Urine as Ultimate Moisteriser: Obsessed with Bodily Fluids

UKrant 2016

How much does sweat weigh? And why is urine such a good moisturiser? Ruben Verwaal discovered that 18th century scientists used primitive chemistry to study bodily fluids.

By Christien Boomsma

So there he was: Santorio Santorio. The early 17th century Italian doctor had constructed a giant ‘weighing chair’, in which he spent most of his day. The construction was intended to help him study his own metabolism. How much did he weigh at the beginning of the day? How much did his food weigh? How much did he poop or pee? And most importantly: was there a difference?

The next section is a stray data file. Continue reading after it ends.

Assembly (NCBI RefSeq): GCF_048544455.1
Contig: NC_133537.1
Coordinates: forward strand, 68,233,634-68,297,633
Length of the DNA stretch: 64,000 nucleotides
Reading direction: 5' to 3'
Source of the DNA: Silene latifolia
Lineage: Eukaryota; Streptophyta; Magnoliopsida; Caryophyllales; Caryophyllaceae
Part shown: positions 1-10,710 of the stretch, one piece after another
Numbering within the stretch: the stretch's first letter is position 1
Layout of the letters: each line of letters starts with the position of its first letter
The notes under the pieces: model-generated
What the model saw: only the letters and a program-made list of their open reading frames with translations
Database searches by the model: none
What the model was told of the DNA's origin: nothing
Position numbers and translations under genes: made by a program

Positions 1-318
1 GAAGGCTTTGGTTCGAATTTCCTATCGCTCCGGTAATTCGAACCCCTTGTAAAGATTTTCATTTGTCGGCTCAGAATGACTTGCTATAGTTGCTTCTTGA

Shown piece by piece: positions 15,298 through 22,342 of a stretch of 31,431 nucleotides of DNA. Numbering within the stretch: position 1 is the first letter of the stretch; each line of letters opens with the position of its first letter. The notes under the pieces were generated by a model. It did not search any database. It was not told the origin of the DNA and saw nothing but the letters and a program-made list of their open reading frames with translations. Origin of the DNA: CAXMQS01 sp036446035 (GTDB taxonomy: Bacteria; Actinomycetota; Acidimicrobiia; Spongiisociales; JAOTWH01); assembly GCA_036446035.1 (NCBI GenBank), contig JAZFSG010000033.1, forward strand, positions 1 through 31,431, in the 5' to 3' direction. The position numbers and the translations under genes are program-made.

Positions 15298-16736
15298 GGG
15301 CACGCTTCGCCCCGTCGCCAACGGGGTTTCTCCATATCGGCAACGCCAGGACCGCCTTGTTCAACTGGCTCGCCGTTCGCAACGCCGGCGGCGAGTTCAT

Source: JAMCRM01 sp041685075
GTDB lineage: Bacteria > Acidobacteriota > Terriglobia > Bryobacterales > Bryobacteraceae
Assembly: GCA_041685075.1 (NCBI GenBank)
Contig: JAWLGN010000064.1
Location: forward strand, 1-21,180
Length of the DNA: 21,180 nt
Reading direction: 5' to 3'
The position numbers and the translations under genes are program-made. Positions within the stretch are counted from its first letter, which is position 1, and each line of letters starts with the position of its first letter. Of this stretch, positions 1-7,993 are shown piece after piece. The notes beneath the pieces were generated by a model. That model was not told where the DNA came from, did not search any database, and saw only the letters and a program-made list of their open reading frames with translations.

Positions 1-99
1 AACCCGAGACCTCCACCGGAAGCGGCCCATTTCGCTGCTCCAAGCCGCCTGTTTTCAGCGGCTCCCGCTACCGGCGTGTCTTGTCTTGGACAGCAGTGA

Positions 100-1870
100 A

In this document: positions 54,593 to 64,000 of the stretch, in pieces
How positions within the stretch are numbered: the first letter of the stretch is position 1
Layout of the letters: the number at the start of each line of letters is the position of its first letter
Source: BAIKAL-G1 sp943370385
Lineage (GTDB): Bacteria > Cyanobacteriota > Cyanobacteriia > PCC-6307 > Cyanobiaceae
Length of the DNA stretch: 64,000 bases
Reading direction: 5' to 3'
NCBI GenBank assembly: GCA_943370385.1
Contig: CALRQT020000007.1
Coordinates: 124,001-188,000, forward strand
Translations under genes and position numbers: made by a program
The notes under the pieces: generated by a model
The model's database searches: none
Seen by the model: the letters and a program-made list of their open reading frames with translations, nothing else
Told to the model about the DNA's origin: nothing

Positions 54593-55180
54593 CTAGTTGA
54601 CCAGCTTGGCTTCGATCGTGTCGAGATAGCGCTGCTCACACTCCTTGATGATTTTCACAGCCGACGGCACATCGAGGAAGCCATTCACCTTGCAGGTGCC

Pee in a Jar?! Dirty Materials in the History of Science

Urine pot, Tilburg, 1825–1850

Objects can be a real pearl on the shores of history of science. Telescopes and steam engines still figure prominently in our field, and rightfully so. From the edited volume Making Instruments Count (1993) to Frans van Lunteren’s blog ‘Mediating Machines’ at Shells & Pebbles, many scholars research the role of scientific instruments in the history of discoveries, experiments, applications, and education. But besides microscopes and machines I would argue that some artisan objects and ordinary materials deserve similar attention.